A new band called Valley Kids has formed, a few blocks from Kiki’s house. “This whole project is based here, the music was born here, the relationships were formed in the Hutt, pretty much at this house. We have a real connection to the area, so we wanted to recognise that and represent it,” says guitarist Danny Sugrue. Bassist Peter Riley, nō Taranaki, nō Te Ātiawa, tells me, “The name [Valley Kids] was formed here, but none of us are originally from here. But the Hutt is the connection between us all.” The group, mostly in their mid and late 20s, hail from all ends of the motu. Valley Kids comprises members of Tomorrow People, Half Caste, Marcus Abraham and Raw Collective, to name a few. The determined and talented group are soon to release their first single, ‘Money’, and they’ve already been noticed by Noel. With his support, all their first gigs have been on big stages.
With origins in the deep south, Danny explains his attraction to the Hutt Valley. “Coming to the Wellington region, it’s nice to be around people who can just be themselves. But what I like about the Hutt is less noise. It’s nice to come back here (after a gig).” Singer Nai McGregor, nō Te Ati Haunui-a-Pāpārangi, agrees. Keys player, Ihaka Tukapua, nō Muaūpoko, started music on the marae, like Amba. The Taitoko boy is the songwriter of ‘Money’ and describes music as “therapy, I can just let it all out through writing.” The lyrics of ‘Money’ tell a story familiar to many in Te Awakairangi.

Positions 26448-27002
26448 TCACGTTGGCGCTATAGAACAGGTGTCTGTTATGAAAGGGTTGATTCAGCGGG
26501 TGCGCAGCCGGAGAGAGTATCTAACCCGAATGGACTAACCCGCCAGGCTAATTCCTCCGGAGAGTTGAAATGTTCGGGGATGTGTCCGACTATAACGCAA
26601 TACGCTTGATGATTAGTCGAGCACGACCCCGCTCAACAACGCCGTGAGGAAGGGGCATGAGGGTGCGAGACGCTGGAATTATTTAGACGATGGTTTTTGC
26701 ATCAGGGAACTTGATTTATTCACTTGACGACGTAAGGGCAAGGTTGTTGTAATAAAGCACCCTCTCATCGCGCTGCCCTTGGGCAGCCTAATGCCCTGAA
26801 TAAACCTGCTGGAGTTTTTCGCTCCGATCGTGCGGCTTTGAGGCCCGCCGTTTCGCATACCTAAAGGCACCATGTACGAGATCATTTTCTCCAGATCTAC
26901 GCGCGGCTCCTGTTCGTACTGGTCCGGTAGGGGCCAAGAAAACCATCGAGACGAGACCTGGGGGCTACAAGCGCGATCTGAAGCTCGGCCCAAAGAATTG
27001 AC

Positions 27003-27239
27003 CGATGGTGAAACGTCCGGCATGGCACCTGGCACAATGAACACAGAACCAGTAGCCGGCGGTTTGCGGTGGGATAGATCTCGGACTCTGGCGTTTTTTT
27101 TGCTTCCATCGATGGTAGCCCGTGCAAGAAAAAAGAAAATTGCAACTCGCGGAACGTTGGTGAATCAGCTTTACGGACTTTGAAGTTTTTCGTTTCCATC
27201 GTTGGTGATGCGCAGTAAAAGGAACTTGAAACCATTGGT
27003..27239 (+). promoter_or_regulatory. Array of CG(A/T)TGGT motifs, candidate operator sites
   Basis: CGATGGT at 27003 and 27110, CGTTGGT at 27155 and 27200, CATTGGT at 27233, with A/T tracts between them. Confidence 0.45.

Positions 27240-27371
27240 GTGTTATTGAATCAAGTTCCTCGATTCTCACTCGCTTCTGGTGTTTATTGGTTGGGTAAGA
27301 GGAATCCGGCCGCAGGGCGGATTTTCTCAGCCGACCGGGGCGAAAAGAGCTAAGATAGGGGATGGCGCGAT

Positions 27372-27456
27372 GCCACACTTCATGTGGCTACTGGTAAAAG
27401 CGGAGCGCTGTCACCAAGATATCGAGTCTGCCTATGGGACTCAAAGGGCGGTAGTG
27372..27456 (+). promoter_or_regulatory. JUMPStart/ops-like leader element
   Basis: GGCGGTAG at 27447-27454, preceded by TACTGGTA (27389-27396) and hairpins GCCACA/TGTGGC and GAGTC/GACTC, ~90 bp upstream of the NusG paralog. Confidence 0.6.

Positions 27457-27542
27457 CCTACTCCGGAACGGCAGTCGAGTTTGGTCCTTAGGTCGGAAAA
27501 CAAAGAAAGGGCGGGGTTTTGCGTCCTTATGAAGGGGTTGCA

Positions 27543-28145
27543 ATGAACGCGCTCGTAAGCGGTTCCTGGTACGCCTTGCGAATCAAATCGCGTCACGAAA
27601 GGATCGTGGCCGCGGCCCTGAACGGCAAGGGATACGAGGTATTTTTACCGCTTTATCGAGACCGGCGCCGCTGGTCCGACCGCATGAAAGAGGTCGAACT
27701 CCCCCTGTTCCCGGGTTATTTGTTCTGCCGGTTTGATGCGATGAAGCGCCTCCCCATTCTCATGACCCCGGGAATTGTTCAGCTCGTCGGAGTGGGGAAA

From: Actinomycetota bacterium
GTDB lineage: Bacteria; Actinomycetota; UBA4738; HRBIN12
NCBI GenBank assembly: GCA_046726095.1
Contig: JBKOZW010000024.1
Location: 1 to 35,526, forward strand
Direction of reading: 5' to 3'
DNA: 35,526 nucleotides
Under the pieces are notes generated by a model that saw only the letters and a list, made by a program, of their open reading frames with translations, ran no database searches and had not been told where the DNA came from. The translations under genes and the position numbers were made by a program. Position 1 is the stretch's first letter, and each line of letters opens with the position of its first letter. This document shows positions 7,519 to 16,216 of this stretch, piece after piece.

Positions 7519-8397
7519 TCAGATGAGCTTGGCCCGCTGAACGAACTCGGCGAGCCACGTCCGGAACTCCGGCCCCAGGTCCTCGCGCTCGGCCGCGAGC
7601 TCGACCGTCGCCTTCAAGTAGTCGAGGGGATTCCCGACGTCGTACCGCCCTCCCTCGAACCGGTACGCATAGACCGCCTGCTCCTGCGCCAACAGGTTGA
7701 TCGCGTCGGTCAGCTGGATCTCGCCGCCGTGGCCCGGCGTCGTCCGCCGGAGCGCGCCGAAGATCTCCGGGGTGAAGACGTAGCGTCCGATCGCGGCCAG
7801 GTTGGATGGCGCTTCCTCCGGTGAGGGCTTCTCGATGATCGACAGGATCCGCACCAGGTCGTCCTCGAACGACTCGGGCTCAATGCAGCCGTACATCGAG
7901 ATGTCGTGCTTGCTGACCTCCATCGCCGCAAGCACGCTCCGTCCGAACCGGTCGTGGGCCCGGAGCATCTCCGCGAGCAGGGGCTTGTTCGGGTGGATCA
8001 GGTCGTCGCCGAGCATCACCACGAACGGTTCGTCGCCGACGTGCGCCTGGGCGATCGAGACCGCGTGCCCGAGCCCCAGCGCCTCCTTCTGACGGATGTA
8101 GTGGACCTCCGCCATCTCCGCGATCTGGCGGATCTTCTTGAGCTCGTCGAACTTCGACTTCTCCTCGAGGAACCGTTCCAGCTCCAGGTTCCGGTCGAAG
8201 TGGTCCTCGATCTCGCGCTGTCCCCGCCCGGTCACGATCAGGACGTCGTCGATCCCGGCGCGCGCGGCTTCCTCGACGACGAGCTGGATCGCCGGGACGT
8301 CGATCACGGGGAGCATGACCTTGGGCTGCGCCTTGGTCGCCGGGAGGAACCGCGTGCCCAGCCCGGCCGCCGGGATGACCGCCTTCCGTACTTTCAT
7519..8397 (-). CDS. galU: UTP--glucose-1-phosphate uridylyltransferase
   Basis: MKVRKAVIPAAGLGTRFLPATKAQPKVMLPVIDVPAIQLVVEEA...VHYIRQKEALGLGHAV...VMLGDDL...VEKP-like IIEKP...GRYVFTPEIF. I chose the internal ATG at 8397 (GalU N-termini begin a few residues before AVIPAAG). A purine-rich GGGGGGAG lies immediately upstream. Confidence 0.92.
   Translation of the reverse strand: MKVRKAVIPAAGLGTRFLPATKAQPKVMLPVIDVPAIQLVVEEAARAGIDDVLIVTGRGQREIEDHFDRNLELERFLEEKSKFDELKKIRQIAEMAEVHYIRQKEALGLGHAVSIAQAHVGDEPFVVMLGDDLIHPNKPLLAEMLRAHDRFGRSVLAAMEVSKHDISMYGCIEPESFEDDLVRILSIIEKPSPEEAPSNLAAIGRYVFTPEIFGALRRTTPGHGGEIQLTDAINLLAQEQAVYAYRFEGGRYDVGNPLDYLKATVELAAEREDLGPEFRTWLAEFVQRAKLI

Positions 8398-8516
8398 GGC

the elite don’t give a damn about the bottom tier / living off crumbs and wonder why they fear / when we catching up in the race we weren’t supposed to win / and then we smile with the biggest grin / there’s so much trouble in the world… money makes the world go
“That’s what we see, that’s what we are around, that’s our life,” says Peter. Danny continues, “We want to talk about the real shit, where we are from, this is the Hutt. Something we can all relate to – things you see in a place like Naenae. We’re kinda the underdog. And I think the music does represent that. A lot of the musos that play in Wellington are from the Hutt, so it does breed good music.” Still, all these musicians want a place of their own to play music. Danny explains, “a lot of people cut their teeth playing bar gigs, but there is none of that in the Hutt, no venue like San Fran.”
DJ Lily Chalmers works at the local youth centre, Naenae Clubhouse, and volunteers with local community groups. She also laments the lack of accessible performance spaces. “We have this beautiful mid-sized town hall that’s been done up, but it is probably out of reach so far as cost goes. It's the city's venue, but then who is the city? Is it the Lower Hutt City Council or the people who live here?” Asked whether she goes out in Te Awakairangi, Lily says, “There are no venues I’d want to go to. The Dowse is somewhere I’ve been for gigs, but it's for special one-off things.”